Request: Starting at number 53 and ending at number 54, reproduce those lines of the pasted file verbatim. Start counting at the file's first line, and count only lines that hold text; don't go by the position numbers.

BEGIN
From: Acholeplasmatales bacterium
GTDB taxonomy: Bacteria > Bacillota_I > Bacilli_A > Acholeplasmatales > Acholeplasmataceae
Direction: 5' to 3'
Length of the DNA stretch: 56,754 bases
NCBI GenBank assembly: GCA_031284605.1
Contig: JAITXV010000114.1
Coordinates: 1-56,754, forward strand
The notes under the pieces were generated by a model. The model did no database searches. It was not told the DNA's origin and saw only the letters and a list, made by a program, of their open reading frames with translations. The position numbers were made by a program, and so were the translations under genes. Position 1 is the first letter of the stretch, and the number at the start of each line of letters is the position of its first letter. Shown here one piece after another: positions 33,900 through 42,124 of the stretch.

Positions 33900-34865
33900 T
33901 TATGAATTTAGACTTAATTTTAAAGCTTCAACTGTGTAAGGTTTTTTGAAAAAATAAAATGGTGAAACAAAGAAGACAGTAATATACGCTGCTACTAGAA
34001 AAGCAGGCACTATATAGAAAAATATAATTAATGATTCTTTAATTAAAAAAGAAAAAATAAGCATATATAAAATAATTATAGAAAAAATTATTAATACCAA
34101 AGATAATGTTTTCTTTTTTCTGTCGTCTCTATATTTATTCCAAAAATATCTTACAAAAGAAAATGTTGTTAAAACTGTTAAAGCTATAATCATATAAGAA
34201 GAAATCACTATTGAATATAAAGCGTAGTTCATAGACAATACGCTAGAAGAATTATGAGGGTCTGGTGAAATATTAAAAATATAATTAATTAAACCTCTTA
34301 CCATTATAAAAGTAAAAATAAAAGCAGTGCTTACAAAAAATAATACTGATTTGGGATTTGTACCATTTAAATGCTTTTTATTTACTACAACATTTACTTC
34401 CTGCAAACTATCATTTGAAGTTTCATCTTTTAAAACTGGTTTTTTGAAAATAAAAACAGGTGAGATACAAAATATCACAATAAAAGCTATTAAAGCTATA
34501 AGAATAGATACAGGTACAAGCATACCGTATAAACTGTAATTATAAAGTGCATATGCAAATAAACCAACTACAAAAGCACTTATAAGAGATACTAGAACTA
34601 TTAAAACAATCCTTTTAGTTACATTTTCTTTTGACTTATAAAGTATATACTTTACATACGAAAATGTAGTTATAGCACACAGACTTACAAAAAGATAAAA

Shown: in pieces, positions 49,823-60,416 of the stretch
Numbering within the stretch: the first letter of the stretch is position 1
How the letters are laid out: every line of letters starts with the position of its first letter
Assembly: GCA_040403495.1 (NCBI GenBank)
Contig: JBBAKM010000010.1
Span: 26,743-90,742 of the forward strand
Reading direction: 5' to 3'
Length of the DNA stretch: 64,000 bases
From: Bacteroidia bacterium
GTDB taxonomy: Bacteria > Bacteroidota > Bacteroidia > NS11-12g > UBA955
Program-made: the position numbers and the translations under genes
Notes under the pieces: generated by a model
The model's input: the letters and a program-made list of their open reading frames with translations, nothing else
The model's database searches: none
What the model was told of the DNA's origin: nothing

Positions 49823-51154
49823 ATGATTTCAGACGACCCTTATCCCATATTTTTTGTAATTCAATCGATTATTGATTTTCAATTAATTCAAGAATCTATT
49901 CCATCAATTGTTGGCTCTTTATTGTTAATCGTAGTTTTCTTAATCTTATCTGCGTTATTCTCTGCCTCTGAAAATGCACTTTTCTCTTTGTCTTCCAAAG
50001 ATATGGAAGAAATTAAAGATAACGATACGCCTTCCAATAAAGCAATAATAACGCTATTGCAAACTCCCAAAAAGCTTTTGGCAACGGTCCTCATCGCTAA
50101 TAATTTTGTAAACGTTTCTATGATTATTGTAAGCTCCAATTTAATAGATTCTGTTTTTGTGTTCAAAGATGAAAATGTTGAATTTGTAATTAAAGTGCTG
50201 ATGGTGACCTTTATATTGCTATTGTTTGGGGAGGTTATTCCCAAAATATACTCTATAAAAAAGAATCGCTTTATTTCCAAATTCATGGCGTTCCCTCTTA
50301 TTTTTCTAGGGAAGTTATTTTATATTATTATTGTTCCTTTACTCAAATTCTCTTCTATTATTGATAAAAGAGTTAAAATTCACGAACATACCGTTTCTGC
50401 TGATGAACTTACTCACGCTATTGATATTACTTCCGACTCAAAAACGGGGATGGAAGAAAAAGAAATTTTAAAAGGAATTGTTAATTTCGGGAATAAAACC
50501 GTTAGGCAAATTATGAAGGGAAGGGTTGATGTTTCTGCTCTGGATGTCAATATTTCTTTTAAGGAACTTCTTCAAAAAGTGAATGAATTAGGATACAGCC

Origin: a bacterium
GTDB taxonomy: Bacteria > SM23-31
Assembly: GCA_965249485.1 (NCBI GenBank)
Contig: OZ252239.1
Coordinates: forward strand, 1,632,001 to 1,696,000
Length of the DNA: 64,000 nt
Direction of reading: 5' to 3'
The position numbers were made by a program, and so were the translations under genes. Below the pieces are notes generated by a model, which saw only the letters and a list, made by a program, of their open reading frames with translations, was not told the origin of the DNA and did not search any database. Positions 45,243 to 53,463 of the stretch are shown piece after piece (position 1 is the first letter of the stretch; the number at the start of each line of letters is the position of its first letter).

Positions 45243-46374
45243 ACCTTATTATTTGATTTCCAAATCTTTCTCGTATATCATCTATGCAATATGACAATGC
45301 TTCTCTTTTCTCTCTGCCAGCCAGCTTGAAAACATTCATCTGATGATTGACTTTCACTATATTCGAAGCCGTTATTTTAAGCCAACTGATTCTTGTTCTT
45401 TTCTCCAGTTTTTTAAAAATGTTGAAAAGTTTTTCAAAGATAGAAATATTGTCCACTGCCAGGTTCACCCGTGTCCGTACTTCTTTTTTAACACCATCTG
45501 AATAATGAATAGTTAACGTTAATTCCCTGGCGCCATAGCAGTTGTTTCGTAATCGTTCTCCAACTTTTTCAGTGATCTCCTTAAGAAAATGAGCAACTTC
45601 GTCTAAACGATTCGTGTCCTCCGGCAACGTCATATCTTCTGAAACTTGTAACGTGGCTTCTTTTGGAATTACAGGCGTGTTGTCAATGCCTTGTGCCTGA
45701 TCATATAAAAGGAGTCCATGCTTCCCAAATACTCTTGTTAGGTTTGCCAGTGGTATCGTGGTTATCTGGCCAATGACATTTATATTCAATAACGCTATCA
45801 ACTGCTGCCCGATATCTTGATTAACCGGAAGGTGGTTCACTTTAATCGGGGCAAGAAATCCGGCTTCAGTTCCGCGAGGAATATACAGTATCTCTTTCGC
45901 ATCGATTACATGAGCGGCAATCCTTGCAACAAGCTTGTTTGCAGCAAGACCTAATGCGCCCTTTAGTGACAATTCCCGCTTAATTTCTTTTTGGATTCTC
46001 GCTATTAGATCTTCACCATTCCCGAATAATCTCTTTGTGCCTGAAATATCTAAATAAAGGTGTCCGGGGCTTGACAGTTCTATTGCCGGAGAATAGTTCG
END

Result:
45301 TTCTCTTTTCTCTCTGCCAGCCAGCTTGAAAACATTCATCTGATGATTGACTTTCACTATATTCGAAGCCGTTATTTTAAGCCAACTGATTCTTGTTCTT
45401 TTCTCCAGTTTTTTAAAAATGTTGAAAAGTTTTTCAAAGATAGAAATATTGTCCACTGCCAGGTTCACCCGTGTCCGTACTTCTTTTTTAACACCATCTG